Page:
TADsThis is a patient who after several years of procrastinating has decided to move forward with treatment. The deciding factor for her was recurrent decay under the anterior bridge, leaving both abutments non-restorable and with decay so severe that even the roots could not be used to extrude and build boney bed for implants.

The other issue is the occlusal plane, most noticeably in the lower arch. She knows she grinds her teeth and she has been evaluated for sleep disorders. She is wearing a CPAP with success, and she thinks she is grinding much less as long as she uses the machine.

So, how do we change the lower arch and make restorative room? When there is this much wear, it is not uncommon for overjet and overbite to diminish, as is the case here. That means that if we would like the orthodontist to intrude these teeth, there is no place to put brackets and not have them get knocked off by the upper teeth.
Another issue is the number of teeth that need to be intruded—all of the lower incisors, the left canine and premolars and even the first molar. How do we move all of those teeth without orthognathic surgery?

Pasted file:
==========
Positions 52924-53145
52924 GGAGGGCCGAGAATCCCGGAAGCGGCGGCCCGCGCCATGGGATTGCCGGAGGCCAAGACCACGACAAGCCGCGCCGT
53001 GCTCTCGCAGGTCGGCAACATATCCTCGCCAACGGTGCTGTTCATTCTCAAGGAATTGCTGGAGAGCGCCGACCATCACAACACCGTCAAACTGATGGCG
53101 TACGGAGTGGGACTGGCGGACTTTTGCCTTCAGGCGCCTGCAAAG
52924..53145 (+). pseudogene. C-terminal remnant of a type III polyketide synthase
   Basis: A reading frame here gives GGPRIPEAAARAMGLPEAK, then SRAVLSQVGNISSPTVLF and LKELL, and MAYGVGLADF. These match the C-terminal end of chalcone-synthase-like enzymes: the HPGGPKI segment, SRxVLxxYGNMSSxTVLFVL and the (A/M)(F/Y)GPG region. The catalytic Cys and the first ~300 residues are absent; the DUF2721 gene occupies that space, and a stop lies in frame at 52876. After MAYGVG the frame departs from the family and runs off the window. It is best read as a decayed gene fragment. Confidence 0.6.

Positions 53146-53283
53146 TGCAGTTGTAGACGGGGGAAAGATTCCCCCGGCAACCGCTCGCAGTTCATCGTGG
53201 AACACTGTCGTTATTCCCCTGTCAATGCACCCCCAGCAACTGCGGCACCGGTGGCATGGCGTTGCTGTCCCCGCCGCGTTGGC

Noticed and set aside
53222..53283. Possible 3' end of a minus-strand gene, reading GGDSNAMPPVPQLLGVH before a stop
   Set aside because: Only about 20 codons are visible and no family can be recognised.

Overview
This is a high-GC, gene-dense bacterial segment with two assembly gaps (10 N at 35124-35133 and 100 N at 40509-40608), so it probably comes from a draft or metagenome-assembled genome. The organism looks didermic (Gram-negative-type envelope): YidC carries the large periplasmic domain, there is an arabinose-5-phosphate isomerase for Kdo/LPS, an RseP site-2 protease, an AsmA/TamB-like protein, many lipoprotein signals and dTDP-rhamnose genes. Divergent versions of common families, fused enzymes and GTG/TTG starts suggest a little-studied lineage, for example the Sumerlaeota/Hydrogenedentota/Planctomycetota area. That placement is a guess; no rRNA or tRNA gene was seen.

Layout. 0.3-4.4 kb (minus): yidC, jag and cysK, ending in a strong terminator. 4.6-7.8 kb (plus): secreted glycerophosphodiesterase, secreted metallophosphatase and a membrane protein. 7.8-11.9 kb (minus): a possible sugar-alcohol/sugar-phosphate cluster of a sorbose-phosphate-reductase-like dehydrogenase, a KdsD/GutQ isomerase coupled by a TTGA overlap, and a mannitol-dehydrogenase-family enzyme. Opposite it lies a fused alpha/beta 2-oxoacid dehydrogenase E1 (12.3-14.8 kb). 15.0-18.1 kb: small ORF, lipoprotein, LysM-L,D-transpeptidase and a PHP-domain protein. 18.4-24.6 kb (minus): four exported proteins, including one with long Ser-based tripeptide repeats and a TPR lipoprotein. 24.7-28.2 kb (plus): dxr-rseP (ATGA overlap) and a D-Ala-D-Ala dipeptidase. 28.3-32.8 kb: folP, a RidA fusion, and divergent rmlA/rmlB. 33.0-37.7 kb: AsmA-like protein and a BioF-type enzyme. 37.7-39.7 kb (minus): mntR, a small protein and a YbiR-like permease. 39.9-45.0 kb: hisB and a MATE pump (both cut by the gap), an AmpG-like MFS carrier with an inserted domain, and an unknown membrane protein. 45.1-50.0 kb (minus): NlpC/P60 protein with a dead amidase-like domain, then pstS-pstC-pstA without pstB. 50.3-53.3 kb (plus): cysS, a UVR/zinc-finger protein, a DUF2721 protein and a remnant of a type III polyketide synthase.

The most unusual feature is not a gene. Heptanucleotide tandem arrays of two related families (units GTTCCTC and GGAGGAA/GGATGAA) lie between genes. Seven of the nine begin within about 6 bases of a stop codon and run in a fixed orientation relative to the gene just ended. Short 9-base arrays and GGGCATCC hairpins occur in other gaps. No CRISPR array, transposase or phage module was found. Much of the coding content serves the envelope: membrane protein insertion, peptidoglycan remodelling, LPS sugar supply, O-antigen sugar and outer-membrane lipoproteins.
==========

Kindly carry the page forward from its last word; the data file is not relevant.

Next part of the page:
With TADs (Temporary Anchorage Devices), the orthodontist can move segments of teeth at the same time instead of having to do it incrementally one or two teeth at a time. These small implants are surgical screws that are placed below the level of the roots of teeth being moved and allow the orthodontist to pull against the screws and intrude the teeth.

The question then remains, how does the orthodontist place brackets? The solution is by simply bonding composite onto the occlusal surfaces of the lower posterior teeth to open the bite in the anterior. This allows for room for brackets to be placed without fear of them interfering with the anterior teeth. In this case about 1-1.5mm of composite was added to the second molars to open the bite about 4mm in the anterior.

TADsIn order to make the bite more comfortable for the patient, composite was add to the first molars and second premolars as well so she has even contacts bilaterally in the posterior. At least until teeth start moving.

The process takes about 45 minutes to complete and the composite is adjusted to a single contact on each posterior tooth.

Implants make life easier is many clinical situations and this case is a great example.


Steve Ratcliff, D.D.S., M.S., Spear Faculty and Contributing Author

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